* The true nature of Obama’s political dilemma: If Obama reads one thing on the Web today, I hope it’s this piece by Thomas Mann and Norm Ornstein. It’s a very well argued takedown of the idea that Obama risks alienating the middle by aggressively drawing a sharp ideological contrast with Republicans over the need for expansive government action amid our severe national crisis.
The key to the piece is its identification of Obama’s political dilemma. As I’ve been noting here regularly, Obama’s problem is that even though the public supports his jobs policies, Republicans are likely to benefit from blocking them anyway — because voters may end up blaming Obama for the sense of dysfunction and continued suffering that will result from government’s failure to act. Winning the moral high ground by forever seeking compromise won’t help matters. Mann and Ornstein put it better:
The voting public might now say that it is more conservative and desirous of a more limited role for government, but that’s more an expression of their general frustration with the state of the economy and the seeming failure of ambitious government initiatives to produce tangible results than their true convictions. Move beyond these labels to ascertain public views on specific policy options and you quickly realize that a conservative swing in public opinion is a chimera...
Maneuvering tirelessly to stake out some elusive political center, in other words, won’t help Obama win over swing voters. It’ll just set him up for another year of looking weak and ineffectual...Obama should likewise know by now that working with a supercommittee whose Republican members are under orders from their House and Senate leaders to oppose all revenue increases is a fool’s errand. And imagining that a substantial center in the American public will respond positively to such an approach is pure fantasy ... if there is any hope of achieving bipartisan policy success, it will come from Republicans believing that blocking the president’s initiatives or offers will cause them political harm...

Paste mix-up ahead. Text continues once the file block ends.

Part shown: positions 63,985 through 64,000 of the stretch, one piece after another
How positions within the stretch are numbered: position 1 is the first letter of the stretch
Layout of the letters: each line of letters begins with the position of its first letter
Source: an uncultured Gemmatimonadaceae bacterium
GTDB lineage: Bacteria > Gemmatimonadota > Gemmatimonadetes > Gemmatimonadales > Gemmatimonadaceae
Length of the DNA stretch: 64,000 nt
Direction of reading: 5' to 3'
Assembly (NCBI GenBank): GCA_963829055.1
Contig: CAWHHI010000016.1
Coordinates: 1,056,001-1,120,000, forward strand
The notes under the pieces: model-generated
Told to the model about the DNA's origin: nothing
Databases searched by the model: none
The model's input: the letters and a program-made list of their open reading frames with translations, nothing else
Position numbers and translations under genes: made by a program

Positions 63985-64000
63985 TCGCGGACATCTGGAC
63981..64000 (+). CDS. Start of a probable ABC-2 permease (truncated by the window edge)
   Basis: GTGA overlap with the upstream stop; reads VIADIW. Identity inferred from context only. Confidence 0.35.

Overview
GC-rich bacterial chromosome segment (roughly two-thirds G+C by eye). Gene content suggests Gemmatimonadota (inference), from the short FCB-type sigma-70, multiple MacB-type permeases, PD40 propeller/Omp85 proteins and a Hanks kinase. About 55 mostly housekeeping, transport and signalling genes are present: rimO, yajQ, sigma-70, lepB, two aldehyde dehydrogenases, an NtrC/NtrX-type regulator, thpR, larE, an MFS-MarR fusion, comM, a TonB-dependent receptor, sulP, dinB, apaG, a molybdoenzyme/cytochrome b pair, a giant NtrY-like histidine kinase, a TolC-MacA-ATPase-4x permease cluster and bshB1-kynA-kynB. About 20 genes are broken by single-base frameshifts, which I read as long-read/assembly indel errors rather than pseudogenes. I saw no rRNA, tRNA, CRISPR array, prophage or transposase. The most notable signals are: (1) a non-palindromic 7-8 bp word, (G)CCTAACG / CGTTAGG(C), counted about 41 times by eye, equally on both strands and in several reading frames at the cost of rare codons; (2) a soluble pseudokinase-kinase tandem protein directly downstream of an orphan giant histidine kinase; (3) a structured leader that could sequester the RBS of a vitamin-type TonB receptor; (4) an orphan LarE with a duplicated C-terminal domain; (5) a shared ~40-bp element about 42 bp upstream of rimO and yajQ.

Obama’s new approach of turning up the heat — by calling out Republicans for their obstruction and their opposition even to ideas they have previously embraced, like a continuing payroll tax cut — actually has more chance of achieving ... policy outcomes ... than his conciliatory approach. Obama, at the center of today’s political spectrum, should therefore be explicit and forceful in communicating the stark differences between the parties and the source of inaction and gridlock in Washington.
The fact that Obama’s actual jobs policies and even his ideological disposition represent the middle of public opinion — even as generalized disapproval of him is running high — is absolutely central to understanding what’s happening in our politics right now. Yet it’s rarely acknowledged by our top shelf pundits. Obama’s best hope for winning Congressional action on the economy is to try to communicate this to Americans as clearly as possible and hope that they come to understand who is responsible for all the paralyis in the face of the crisis. Read the whole thing.
* Conservatives for class warfare: Eugene Robinson boils it down:
The hard-right conservatives who dominate the Republican Party claim to despise the redistribution of wealth, but secretly they love it — as long as the process involves depriving the poor and middle class to benefit the rich, not the other way around...Three decades of trickle-down economic theory, see-no-evil deregulation and tax-cutting fervor have led to massive redistribution. Another word for what’s been happening might be theft.